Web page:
From curse of the crows in Cork to the louche Happy Val­ley set in Kenya

The Irish Mail on Sunday - - MORE - By Valerie Han­ley

TO un­der­stand the depth of feel­ing among lo­cals op­posed to the State forestry agency sell­ing to a man, who by his own ad­mis­sion is at­tempt­ing to re­assem­ble his fam­ily’s foothold in the area by re­claim­ing his her­itage, it is nec­es­sary to go back to times past.

The Cas­tle Freke Curse of the Crows dates back to more than a hun­dred years ago when Stephen Evans Freke’s grand­uncle John lived in the area.

As the lo­cals tell it, there had been crop af­ter dis­ap­point­ing crop of corn be­cause the crows had got to it be­fore it could be har­vested.

So, ac­cord­ing to lo­cal folk­lore, the erst­while 10th Lord Car­berry, avi­a­tor John Car­berry, hatched a plot with one of the men who worked on the es­tate to out­wit the

Re­nounced ti­tle af­ter quar­rel with his mother

crows. The story goes that the seed for the next crop was soaked in al­co­hol, most likely the il­le­gally dis­tilled poitín.

And so it was when the crows re­turned to feast on the next har­vest, they dropped to the ground, felled by the over­whelm­ing ef­fects of the al­co­hol. There­after the in­ci­dent was re­ferred by lo­cals as the Cas­tle Freke Curse of the Crows.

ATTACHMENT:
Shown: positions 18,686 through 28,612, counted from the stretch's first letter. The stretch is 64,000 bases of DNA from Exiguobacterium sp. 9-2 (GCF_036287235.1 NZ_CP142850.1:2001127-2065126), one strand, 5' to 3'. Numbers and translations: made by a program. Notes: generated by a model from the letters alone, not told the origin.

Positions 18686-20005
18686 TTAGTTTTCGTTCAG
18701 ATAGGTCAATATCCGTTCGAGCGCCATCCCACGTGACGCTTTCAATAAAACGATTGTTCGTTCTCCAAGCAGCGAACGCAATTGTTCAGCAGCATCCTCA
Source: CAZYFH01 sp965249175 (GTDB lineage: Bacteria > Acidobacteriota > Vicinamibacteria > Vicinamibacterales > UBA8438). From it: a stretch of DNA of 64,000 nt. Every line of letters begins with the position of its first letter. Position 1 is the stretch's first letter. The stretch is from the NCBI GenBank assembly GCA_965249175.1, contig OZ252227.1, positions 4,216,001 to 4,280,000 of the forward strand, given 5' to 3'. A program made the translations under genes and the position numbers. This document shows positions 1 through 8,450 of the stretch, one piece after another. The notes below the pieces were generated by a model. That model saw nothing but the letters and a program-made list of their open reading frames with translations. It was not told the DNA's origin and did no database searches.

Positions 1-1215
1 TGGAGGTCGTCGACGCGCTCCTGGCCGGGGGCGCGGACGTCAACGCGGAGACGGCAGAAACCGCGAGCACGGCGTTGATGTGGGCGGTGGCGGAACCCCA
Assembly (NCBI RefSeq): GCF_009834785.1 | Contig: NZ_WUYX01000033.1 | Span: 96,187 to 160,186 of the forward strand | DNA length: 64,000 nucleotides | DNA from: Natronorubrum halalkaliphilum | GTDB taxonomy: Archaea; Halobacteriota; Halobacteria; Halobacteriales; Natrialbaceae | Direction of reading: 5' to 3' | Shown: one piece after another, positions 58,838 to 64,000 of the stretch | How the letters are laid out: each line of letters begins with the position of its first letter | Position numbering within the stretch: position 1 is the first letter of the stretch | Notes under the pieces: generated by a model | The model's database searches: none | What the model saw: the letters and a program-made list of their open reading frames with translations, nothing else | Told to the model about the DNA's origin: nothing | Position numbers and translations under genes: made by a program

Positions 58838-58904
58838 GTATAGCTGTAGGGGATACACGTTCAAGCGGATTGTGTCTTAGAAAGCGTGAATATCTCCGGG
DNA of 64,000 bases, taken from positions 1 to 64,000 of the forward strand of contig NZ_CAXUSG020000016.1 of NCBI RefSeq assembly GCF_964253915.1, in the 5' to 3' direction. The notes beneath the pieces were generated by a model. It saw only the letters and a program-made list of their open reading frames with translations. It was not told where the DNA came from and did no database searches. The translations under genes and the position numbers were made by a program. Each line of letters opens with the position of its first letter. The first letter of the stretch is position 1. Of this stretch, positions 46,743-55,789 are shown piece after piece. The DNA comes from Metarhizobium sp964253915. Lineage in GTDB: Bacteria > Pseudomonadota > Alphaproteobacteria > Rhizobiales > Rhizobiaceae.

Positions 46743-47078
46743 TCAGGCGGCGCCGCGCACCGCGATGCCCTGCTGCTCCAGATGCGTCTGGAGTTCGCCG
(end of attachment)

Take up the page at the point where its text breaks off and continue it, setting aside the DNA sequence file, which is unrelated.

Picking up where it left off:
Soon af­ter a pro­longed dis­pute with his mother, the 10th Lord of Car­berry sold up and headed to Amer­ica. But af­ter one too many boot­leg­ging for­ays, the ad­ven­turelov­ing Nazi sym­pa­thiser was ban­ished for­ever from the United States, ac­com­pa­nied to a cruise liner by spe­cial agents just for good mea­sure.

It was an in­glo­ri­ous exit that would no doubt have spelled the fin­ish of a lesser mor­tal. But for John Car­berry– who re­nounced his ti­tle af­ter fall­ing out with his mother – this em­bar­rass­ing in­ci­dent was merely a foot­note in a colour­ful life that stretched from the fam­ily seat in Rath­barry, West Cork, to Lon­don, Amer­ica and then on to­wards Kenya where he and fel­low aris­to­crats rev­elled in a hard-liv­ing and pro­mis­cu­ous life­style im­mor­talised in the film White Mis­chief.

The movie, based on a book of the same name, told the story of the mur­der of Joss­lyn Hay, the 22nd Earl of Er­roll, who had a pen­chant for pub­licly hu­mil­i­at­ing the cuck­olded hus­bands of his wealthy mar­ried con­quests. Star­ring Charles Dance and Greta Scac­chi, it chron­i­cled how the deca­dent ways of the ‘Happy Val­ley’ set led to their un­do­ing and even­tual down­fall.

In the af­ter­math of the 1941 killing, the fin­ger of sus­pi­cion pointed firmly to­wards an­other mem­ber of the group.

A key wit­ness at the sub­se­quent sen­sa­tional mur­der trial in 1941 was John Car­berry’s teenage daugh­ter Juanita. Her de­ci­sion not to re­veal that the sus­pect had con­fessed to her led to the ac­quit­tal of Sir John Henry Delves Broughton. At the time of the mur­der Sir Delves Broughton’s much younger wife Diana had been hav­ing an af­fair with the 22nd Earl of Er­roll. But few of any of those im­pli­cated in the case ever found last­ing hap­pi­ness.

As for John Car­berry he left a trail of de­struc­tion in his wake and squan­dered much of what he had in­her­ited. He died in 1970.

Por­trait: John Car­berry, left, with mother Mary and his younger brother

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